Now, consider ? > 0. On the one hand, there exists C? > 0 such that V a+2(p?1) ≤ ?V a+p?1 + C? and on the other hand, there exists n2,? ∈ N such that for every n ≥ n2,? , n→ +∞ E{Un+1 2 1Un+1 >ρn+1 } ≤ ? because ρn ? ? ? ? ? → +∞ and U1 ∈ L2 . ii) follows. iii). Let us ?rst consider Case 1 where p ∈ (1/2, 1] and q ∈ (0, 1]. From Taylor formula , 3 2 ? ? ? ? ? ? ? ? there exist ξn +1 ∈ [Xn+1,2 , Xn+1,2 + κ(Xn )Yn+1 ] and ξn+1 ∈ [Xn+1,2 + κ(Xn )Yn+1 , Xn+1 ] such that
3 ? ? ? ? n+1 ) ? V p (X ?n+1,2 ) = p W (X ? n+1,2 )κ(X ?n )Y ?n+1 + p W (ξn V p (X +1 ) ? W (Xn+1,2 )κ(Xn )Yn+1 3 ? ? ? ? ? ? n+1,2 + κ(X ?n )Y ?n+1 )κ(X ?n )N ?n+1 + p W (ξn + p W (X +1 ) ? W (Xn+1,2 + κ(Xn )Yn+1 )κ(Xn )Nn+1 .
?n+1 , N ?n+1 and σ (Fn , Un+1 ) are independent and in this case, with W = V p?1 ?V . Y ? ? Yn+1 and Nn+1 have mean 0. Therefore, we derive from the ?rst assumption of lemma 2 ? n+1 ) ? V p (X ? n+1,2 )/Fn } ≤ p[W ]2(p∨q)?1 κ(X ?n ) 2(p∨q) E{Y ?n+1 2(p∨q) } E{V p (X ?n ) 2p E{N ?n+1 2p } + php κ(X with hp = [W ]2p?1 . By lemma 1 (inequalities (i).2 and (ii).2)) and assumption (Sa,p,q ), we obtain ? n+1 ) ? V p (X ? n+1,2 )/Fn } ≤ php E{V p (X + Cp,q
y ≤c y >c
?n ) y 2p π (dy ) κ(X
2p
2p a+p?1 ? (Xn ). y 2(p∨q) π (dy ) + δc (γn+1 )γn +1 V c→0 2(p∨q ) π (dy ) ? ? → y ≤c y 
By construction, this inequality is valid for any c > 0. As
n→ +∞
0
under (H2 ? ? ? ? → 0, there exist c? > 0 and n3,? ∈ N such that for every n ≥ n3,? , q ) and γn ? Cp,q
y ≤c? 2p y 2(p∨q) π (dy ) + δc? (γn+1 )γn +1 ≤ ?. x→+∞
Then, iii) follows if q ≤ p. If q > p, we have κ 2p = o(V a+p?1 ). Therefore, for every ? > 0, κ 2p ≤ ?V a+p?1 + C? and the result is also obvious. 14
We prove now iii) in case 2 (where p ≤ 1/2 and q ≤ 1/2). From lemma 2, V p is αHolder for every α ∈ [2p, 1]. Therefore, we have ?n+1 ) ? V p (X ?n+1,2 )/Fn } ≤ [V ]2(p∨q) κ(X ?n ) 2(p∨q) E{Y ?n+1 2(p∨q) } E{V p (X ?n ) 2p E{N ?n+1 2p }. + php κ(X where hp = [V p ]2p /p. Using inequalities (i).1 and (ii).1 of lemma 1, iii) follows by the same process as case 1. Summing (18), (19) and (20), we obtain: for every ? > 0, there exists n? ∈ N such that for every n ≥ n? , ?n ) + 1q≤p hp ? n+1 )/Fn } ≤ V p (X ?n ) + +pγn+1 V p?1 (?V b)(X E{V p (X ?n ) + C? ). + γn+1 (?V p+a?1 (X We derive from (Ra,p,q ) that ? n+1 )/Fn } ≤ V p (X ?n ) + pγn+1 V p?1 (X ?n ) β ? αV a (X ?n ) + γn+1 (?V p+a?1 (X ?n ) + C? ) E{V p (X and the remark at the beginning of the proof allows us to conclude. The proof is a little di?erent in case 3 because the decomposition introduced at the beginning of the proof now depends on the truncation. That’s why we set here for 0 < c′ ≤ c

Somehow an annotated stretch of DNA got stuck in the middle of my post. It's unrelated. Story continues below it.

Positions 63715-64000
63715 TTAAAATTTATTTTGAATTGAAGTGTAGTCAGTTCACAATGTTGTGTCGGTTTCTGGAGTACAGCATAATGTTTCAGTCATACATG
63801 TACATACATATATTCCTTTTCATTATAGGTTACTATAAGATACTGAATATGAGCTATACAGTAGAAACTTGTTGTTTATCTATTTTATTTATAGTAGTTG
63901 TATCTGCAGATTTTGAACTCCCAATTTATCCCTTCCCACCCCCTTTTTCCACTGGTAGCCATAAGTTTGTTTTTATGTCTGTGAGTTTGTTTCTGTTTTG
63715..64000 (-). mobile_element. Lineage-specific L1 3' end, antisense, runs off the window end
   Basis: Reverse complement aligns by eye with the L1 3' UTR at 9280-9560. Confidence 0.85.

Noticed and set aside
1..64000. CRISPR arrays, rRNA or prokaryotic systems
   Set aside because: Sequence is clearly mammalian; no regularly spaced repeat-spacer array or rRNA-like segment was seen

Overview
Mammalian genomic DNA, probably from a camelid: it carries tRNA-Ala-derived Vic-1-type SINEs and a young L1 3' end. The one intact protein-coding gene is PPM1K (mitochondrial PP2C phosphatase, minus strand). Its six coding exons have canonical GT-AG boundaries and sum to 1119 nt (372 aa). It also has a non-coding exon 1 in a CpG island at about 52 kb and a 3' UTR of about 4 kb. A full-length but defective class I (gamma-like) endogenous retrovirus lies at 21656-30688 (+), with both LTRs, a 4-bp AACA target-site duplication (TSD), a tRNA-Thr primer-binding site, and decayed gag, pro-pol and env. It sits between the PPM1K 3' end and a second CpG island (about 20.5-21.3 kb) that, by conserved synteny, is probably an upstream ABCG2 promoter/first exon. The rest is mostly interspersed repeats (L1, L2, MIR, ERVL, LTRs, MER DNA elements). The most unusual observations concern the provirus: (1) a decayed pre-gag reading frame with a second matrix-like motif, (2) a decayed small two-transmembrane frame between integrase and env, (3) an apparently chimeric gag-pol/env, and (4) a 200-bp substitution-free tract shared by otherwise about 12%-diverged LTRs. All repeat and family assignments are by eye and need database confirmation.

c′ c′ ? ?n ?X +1,1 = γn+1 b (Xn ), c′ ?n ? ? ?X +1,3 = κ(Xn )(Zn+1 +
?n ) π (dy )y 2p κ(X
2p
yπ (dy )),
c′ <y ≤c
3 ? ? c′ ? c′ ? c′ and ?X n+1,2 = ?Xn+1,2 . We still have : ?Xn+1 = i=1 ?Xn+1,i . Using lemmas 1 and 2, we check that for every ? > 0, it is possible to choose c′ ? su?ciently small such that i), ii) and iii) are vaid with the associated decomposition, and ?nally, we obtain
? n ) + γn+1 (?V p+a?1 (X ? n ) + C? . ?n+1 )/Fn } ≤ V p (X ? n ) + pγn+1 V p?1 (?V bc′ ? (X E{V p (X
1 2 ? n ) + C? ?n ) + γn+1 ?V p+a?1 (X ? n ) + pγn+1 V p?1 (?V bc )(X + C? κ(Xn ) ≤ V p (X
.
because bc? = bc ? κ(x)
′
yπ (dy ). c′ ? <y ≤c κ(x) ≤ CV
Now, under (Sa,p,q ), we have =
x→+∞
p+ a ? 1 2q
=
o(V p+a?1 (x)).
because q > 1/2. Using (Ra,p,q ) and the remark at the beginning of the proof, the result also follows in case 3. Proof of proposition 2 if p ≥ 1: Thanks to Taylor formula with order 2, we derive from independence and mean properties that ? n+1 )/Fn } = V p (X ?n )+pγn+1 V p?1 (X ?n )(?V b)(X ?n )+E{D 2 (V p )(ξn+1 )?X ? n+1 2 /Fn }. E{V p (X (21) ? ? where ξn+1 ∈ [Xn , Xn+1 ]. From lemma 2, we have
√ ? n+1 2p 1p>1 . ? n )?X ?n+1 2 + [ V ]2(p?1) ?X ? ?2 ≤ pλp 2(p?1)∨1?1 V p?1 (X D 2 (V p )(ξn+1 )?X 1 n+1 15
Then, using lemma 1.(iii), independence properties and assumption (Sa,p,q ), we show that ?n )?X ? n+1 2 /Fn } ≤ γn+1 V p?1 (X ? n ) T r (σσ ? (X ? n )+ E{V p?1 (X Next, by the following inequality, ? u, v ≥ 0 ?α>1 (u + v )α ≤ uα + α2α?1 (uα?1 v + v α ), we deduce ? n+1 2p ≤ κ(X ?n ) 2p .Z ?n+1 2p ?X ?n ) 2p?1 Z ?n+1 2p?1 √γn+1 V a ?n )(1 + Un+1 ) + γ p V ap (X ? n )(1 + Un+1 2p ) . 2 (X + Cp κ(X n+1 and we derive from lemma 1.(iii) and assumption (Sa,p,q ) ? n+1 2p /Fn } ≤ γn+1 E{?X ?n ) y 2p π (dy ) κ(X
2p
1 2 + γn+1 ? + C? γn +1
?n ) y 2 π (dy ) κ(X
2
2 a+p?1 ? +Cγn (Xn ) . +1 V
(22)
∧(p?1)
? n ). (23) V ap (X
? ?2 /Fn } and we deduce Summing (22) and (23), we obtain a control of E{D2 (V p )(ξn+1 )?X n+1 from (21), the following inequality ?n) ? n+1 )/Fn } ≤ V p (X ?n ) + Cγn+1 ? + C? γ (p? 2 )∧1 )V a+p?1 (X E{V p (X n+1 ?n ) (?V b))(X ?n ) + cp λp V p?1 (X ? n ) T r (σσ ? )(X ?n ) + a2 κ(X ?n ) + pγn+1 V p?1 (X
2
1
+ a2p
κ 2p ? (Xn ) V p ?1
Recognizing assumption (Ra,p,q ), we choose ? su?ciently small in order to use the remark at the beginning of the proof and conclude.
4.3
Some technical consequences of Proposition 2
At this step, we want to derive Lp control results for (V (Xn ))n∈N from the inequality (16). When a = 1, it is easy to show that (V (Xn ))n∈N is bounded in Lp but when a < 1, we are not able to prove the same result. However, Lamberton and Pag` es ([12]) showed that it was possible to compense that incompetence by a weaker result (see lemma 4 of [12]). Then, we use again these ideas with a little di?erent approach showing that a supermartingale property can be derived from (16). ? n ) and Ψ(X ? n ) ∈ L1 (P) ?n ∈ N and assume Lemma 3. Let Φ, Ψ : Rd → R+ such that Φ(X that there exist n0 ∈ N, β > 0 and α > 0 such that ?n ≥ n0 , ? n+1 )/Fn } ≤ Φ(X ? n ) + γn+1 (β ? αΨ(X ?n )). E{Φ(X Consider a nonincreasing sequence (θn )n∈N of nonnegative numbers with ? n ) + α n θk γk Ψ(X ? k ?1 ) + β Then, (Sn )n≥n0 de?ned by Sn = θn Φ(X k =1 nonnegative supermartingale and therefore, ? n?1 )} < +∞ θn γn E{Ψ(X and